He's still a perfectionist.
Still a taskmaster who is persnickety about shot selection and demanding about defensive effort. Still the kind of guy who spends his mornings pouring over game film and his afternoons fixing the flaws he saw on those films.
And yet, by his own admission, Al Aldridge has changed. After 62 years on this earth and 32 seasons as a basketball coach and 710 victories that included six state championships, he has adjusted.
"It's been a fun evolution," Aldridge said. "Learning for me, learning for my kids. I've had to tone down my style a little bit."
Had to, indeed. Probably more than he imagined.
Leaving behind the empire that was his Prairie High School girls basketball program and taking over the Clark College women's team meant Aldridge was still in the basketball universe, but it was a different planet. He was dealing with older players, with players who were new to him, with players he won't have longer than two years.
"In some ways, these kids could care less that I won 710 games in high school or was the winningest whatever," he said.
"I just was so used to kids doing things our way and never questioning why. We always played hard and played fast and played with great spirit and pride. Now, we were asking some of them to play harder than they'd ever played before, to sell out for the program.
"We're trying to educate college kids on shot selection, and their egos are a little different than high school kids."
Aldridge, you see, can be hard on his players. And when his team at Clark went 2-8 in non-league play, losing six more times than his last two Prairie clubs combined, well, he was hard on himself.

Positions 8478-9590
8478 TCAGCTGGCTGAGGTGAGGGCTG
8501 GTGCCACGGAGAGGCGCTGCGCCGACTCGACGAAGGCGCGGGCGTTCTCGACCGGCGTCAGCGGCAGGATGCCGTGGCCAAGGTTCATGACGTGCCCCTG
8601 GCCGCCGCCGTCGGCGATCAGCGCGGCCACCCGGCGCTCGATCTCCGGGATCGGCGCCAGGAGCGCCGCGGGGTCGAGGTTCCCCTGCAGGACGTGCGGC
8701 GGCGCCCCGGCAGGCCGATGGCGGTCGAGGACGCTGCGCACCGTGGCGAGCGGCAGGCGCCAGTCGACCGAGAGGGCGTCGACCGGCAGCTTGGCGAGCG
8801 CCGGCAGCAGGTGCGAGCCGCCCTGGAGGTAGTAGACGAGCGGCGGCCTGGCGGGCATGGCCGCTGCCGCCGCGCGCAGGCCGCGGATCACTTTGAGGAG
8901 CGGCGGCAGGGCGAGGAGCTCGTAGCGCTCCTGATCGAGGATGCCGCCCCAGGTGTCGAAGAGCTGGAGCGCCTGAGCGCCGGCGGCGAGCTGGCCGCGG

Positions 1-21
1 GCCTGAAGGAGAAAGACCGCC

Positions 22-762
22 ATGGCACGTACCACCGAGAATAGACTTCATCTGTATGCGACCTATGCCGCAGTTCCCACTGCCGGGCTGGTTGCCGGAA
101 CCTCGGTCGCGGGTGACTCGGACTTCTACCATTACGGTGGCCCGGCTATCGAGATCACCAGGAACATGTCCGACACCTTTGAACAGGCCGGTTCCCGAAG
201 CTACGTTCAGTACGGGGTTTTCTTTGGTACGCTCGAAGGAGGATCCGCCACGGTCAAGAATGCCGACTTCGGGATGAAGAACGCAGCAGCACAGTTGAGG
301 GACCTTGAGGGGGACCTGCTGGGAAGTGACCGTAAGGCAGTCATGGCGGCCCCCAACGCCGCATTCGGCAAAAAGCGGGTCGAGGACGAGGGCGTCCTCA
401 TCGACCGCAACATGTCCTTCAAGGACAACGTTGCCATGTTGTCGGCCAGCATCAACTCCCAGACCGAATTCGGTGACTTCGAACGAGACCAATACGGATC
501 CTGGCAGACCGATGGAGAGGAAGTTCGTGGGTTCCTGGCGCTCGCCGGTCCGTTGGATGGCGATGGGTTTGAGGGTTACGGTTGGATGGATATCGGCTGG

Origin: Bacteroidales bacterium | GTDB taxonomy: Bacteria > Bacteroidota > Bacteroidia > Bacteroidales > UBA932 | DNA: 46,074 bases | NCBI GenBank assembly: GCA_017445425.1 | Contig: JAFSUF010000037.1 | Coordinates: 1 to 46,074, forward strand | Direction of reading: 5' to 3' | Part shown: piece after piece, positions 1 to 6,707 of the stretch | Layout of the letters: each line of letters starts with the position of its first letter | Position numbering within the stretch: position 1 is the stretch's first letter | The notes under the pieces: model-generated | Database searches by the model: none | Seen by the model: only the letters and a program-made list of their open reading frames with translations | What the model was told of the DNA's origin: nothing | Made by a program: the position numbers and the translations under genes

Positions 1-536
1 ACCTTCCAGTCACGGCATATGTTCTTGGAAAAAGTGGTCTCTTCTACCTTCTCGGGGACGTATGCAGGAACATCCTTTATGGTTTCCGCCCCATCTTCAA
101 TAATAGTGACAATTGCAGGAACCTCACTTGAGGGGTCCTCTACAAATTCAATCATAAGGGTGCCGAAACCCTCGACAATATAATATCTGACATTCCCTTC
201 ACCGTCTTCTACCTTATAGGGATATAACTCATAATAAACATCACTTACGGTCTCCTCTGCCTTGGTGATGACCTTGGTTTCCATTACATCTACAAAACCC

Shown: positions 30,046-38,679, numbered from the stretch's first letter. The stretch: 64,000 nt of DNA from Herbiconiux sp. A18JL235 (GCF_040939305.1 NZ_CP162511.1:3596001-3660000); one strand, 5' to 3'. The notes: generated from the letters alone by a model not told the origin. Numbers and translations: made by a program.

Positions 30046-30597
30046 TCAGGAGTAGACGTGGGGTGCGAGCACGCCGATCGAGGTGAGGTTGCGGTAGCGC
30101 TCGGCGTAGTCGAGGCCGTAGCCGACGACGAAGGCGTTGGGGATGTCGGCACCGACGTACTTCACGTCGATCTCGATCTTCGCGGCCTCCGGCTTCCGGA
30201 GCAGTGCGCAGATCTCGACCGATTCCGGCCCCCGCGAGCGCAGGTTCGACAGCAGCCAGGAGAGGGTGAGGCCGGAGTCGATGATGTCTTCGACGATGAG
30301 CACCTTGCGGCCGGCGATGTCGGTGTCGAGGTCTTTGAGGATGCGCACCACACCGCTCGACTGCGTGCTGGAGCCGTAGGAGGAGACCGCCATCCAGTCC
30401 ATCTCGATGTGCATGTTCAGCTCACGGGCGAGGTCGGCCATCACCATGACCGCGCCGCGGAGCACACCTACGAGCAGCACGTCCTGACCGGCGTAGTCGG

"It started out as being not very much fun," he said. "We were both miserable, me and the players. It was starting to snowball, but winning takes care of a lot of snowball issues."
Or, as freshman point guard Toni Doroha said, "It was shaky at first. We kind of came together, baby steps."
Since that dreadful start, the Penguins have gone 9-2 in league play, including a 96-34 win Saturday over Green River. They are in contention for the West Division title in the Northwest Athletic Association of Community Colleges, and they appear headed for a spot in the NWAACC tournament.
"It took us awhile to adjust to him," Doroha said. "We had to buy in as a team, everybody having the same goal, sacrificing your body."
And while the players were adjusting, Aldridge was doing the same.
"Definitely in high school, he was a lot more tense," said freshman Andrea Smith, who played four years for Aldridge at Prairie and already had committed to Clark before the new coach was hired. "He's toned it down a bit.
"I definitely try to help as much as I can with the girls, say, 'That's just him. You can't take it so personally.' You have to have an open mind to learning."
That has applied to Aldridge, as well.
"I'm just trying not to be in a constant correction mode," he said. "I'm letting more things go. Constant correction wasn't building confidence. It was helping their game, but it wasn't building confidence."
Which points out the remarkable nature of Aldridge's transition.
He went from a position of security, one in which previous success had nearly guaranteed a continued assembly line of talented players, and he waded into the great unknown. And while the journey is far from complete, he has learned as much about himself as he has his players.
"I'm not sure I am where I want to be," he said. "I'm still a perfectionist, and things aren't perfect as often as I would like them to be. I haven't arrived yet.
"I just choose not to nitpick as much. You're never too old to learn."